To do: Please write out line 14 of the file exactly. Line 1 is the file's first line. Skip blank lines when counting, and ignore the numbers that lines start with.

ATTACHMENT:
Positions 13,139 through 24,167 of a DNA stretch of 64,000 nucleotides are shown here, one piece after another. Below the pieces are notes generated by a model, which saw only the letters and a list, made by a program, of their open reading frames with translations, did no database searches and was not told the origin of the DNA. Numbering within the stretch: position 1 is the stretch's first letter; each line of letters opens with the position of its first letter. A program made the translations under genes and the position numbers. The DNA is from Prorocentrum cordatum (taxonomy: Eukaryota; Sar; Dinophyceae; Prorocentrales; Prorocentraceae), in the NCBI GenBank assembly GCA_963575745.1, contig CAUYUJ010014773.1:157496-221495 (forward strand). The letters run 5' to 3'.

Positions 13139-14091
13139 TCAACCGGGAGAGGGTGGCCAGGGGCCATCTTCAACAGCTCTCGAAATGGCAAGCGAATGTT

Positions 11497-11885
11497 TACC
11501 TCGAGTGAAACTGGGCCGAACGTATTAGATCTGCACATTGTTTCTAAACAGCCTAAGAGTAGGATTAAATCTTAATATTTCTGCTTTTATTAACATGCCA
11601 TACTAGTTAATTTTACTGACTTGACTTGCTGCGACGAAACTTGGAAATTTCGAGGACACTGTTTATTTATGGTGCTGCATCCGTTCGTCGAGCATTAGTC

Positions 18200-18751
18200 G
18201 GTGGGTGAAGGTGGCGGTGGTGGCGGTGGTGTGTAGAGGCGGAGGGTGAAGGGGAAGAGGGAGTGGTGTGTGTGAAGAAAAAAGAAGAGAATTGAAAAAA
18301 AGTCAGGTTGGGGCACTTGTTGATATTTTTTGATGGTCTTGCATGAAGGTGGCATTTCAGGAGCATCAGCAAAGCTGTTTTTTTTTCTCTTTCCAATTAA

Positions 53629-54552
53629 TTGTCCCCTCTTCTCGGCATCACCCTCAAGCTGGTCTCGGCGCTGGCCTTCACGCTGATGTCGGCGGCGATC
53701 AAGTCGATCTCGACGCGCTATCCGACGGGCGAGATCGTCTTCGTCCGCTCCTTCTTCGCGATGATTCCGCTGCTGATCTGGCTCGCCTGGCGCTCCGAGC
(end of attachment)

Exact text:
53701 AAGTCGATCTCGACGCGCTATCCGACGGGCGAGATCGTCTTCGTCCGCTCCTTCTTCGCGATGATTCCGCTGCTGATCTGGCTCGCCTGGCGCTCCGAGC